We met with Polly’s surgeon

November 12, 2009 at 6:54 pm 30 comments

and I saw the inside of my daughter’s brain on a computer monitor.

Yesterday, Polly, Sergei and I trekked off to  Children’s Memorial Outpatient Clinic on Clark Street to meet with Dr. Alden, Polly’s Neurosurgeon.  His full name is Tord Alden, which sounds really smart to me.  A good sign.

I was surprised that Polly’s blood vessels are quite thin on both sides of her brain.  Her Moyamoya is more advanced than I thought it would be.  The angiogram took pictures of how the blood actually flows for Polly in her head and unfortunately, it’s not flowing much.  Dr. Alden also pointed out three or four spots on each side of her brain that had gray clouds.  These areas are from past strokes.  Unbelievable!  Our baby has had multiple strokes and we didn’t even know. 

It breaks my heart.  As a mom I expect to know when something is wrong with my kid.  I count on that internal mother intuition that usually clues me in on ear infections or when someone is about to puke.

But I didn’t catch the strokes…

Dr. Alden talked us through the surgery, an indirect by-pass.  I’m not going to act like I completely understand his explanation but I think he told us that they will cut out a piece of her skull, find a large artery and actually place it on her brain in order to create new blood flow.  Again, referring to Dr. Scott’s  (out of Boston Children’s Hospital) explanation:

We separate this artery from the tissues around it, keeping blood flowing through it. We open up a window of bone beneath the artery, and then use a microscope to carefully open all of the coverings of the brain right down to the brain surface. The artery is then placed directly onto the brain, and the tissues around its walls are sewn with tiny sutures to the brain surface to keep it in contact with the brain. Then the bone window is replaced securely, and the skin incision closed. In some patients, we may also place an extra small hole (a “burr hole”) in the skull away from the first incision, and at this hole we also make tiny openings in all of the coverings of the brain before closing the incision.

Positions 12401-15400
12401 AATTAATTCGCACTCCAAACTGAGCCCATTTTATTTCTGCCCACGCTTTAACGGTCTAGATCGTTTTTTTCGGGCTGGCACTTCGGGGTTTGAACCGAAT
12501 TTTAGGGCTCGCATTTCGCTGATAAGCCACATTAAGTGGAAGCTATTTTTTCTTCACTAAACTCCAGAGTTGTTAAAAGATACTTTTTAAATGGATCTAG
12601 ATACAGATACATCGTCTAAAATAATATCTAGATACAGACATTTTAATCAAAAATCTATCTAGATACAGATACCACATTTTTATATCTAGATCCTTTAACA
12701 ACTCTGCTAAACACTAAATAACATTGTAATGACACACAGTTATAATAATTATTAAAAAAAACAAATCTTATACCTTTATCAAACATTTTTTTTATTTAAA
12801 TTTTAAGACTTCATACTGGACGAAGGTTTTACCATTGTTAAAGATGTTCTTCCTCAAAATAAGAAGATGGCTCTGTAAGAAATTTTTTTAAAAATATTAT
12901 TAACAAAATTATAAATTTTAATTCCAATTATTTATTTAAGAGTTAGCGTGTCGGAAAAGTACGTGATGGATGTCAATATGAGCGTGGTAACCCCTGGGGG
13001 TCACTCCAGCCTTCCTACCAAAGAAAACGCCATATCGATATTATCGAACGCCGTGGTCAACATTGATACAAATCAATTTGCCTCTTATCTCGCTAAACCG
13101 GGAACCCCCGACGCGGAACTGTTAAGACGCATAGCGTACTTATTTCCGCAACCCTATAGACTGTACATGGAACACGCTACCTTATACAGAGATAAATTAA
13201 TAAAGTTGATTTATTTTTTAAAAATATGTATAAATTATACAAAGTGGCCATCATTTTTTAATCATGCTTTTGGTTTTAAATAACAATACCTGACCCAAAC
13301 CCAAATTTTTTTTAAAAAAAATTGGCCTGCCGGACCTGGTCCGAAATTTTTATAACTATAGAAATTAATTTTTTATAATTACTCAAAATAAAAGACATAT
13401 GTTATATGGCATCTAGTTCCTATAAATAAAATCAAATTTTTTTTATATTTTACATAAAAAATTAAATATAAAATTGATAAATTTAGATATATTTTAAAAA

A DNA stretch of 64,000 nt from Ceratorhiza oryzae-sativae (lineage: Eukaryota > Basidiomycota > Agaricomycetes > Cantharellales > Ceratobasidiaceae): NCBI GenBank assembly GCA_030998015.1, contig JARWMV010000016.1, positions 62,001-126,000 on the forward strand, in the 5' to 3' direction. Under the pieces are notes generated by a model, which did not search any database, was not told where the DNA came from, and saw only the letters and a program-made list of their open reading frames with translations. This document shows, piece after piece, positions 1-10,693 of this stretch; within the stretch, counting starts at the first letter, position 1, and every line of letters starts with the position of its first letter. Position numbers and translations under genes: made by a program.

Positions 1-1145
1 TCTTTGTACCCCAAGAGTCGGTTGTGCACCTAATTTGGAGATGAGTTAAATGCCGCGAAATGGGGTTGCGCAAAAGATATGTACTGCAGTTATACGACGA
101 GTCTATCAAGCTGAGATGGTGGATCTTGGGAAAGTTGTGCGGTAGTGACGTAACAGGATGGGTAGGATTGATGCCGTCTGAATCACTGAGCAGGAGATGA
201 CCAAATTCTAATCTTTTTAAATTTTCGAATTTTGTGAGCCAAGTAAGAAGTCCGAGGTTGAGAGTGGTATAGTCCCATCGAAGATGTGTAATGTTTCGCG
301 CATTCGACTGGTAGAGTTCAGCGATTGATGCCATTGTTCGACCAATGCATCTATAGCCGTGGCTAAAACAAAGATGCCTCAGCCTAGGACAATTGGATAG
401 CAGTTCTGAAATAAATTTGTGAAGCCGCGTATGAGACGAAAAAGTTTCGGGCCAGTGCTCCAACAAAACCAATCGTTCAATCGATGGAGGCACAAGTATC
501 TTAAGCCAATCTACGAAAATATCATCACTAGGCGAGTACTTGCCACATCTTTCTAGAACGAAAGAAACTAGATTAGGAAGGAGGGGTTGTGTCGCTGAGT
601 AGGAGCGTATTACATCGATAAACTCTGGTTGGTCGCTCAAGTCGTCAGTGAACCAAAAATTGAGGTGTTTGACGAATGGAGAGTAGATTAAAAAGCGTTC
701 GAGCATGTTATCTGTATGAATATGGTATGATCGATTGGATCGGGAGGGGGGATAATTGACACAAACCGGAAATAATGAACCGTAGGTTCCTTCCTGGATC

Dr. Alden at Children’s prefers to do each side of the brain separately, a month apart.  He also said it is imperative for us to wait four to six weeks after Polly’s stroke for the first surgery.  Her brain needs to do what it will to heal itself to diminish chances of bleeding and infection during the procedure.

The first surgery is scheduled for Friday, December 11th.  There will be about an hour and a half of cutting, add in anesthesia and waking up etc… we’re looking at 3 hours for the whole process.  Polly will definitely spend the first night in ICU and afterwards she’ll either be sent to another floor to recover or if she is doing really well, she may be able to go home the next day (WOW!).

So here is where I’m at personally with all of this:

Firstly, I thank God that even though Polly has had strokes in the past, he has kept her functioning well, without any residual damage from her little body’s upheaval to date.  Her most recent stroke (the one I saw) left the most damage to her right side (likewise, it occurred on the left side of her brain) and she is recovering beautifully.  If anything, the stroke has knocked a bit more of a sense of humor and sassiness in our girl.  And we’ll take it!  Someone reminded me today that God loves Polly even more than we do.

Secondly, of course, I’m scared.  My time is spent breathing in and out prayers for Polly by day and on my knees next to her bed at night.  Every time I hear a thud or a cry my heart sinks.  I guess it’s human nature (at least for a mother of a child with special needs) to expect the other shoe to drop, for her to have another stroke pushing this whole process back or even worse, really messing her up.  It’s exhausting, honestly.  I’m forgetting to RSVP for birthday parties for Lainie and Zo and there is a constant nagging thought in the back of my head that I’m forgetting something.  This morning I swiffered the dinning room floor with a baby wet-wipe and was thrilled that enough energy was mustered to clean at all.  I’m not doing anything well and yet, by the grace of God, time is going by, like it always does.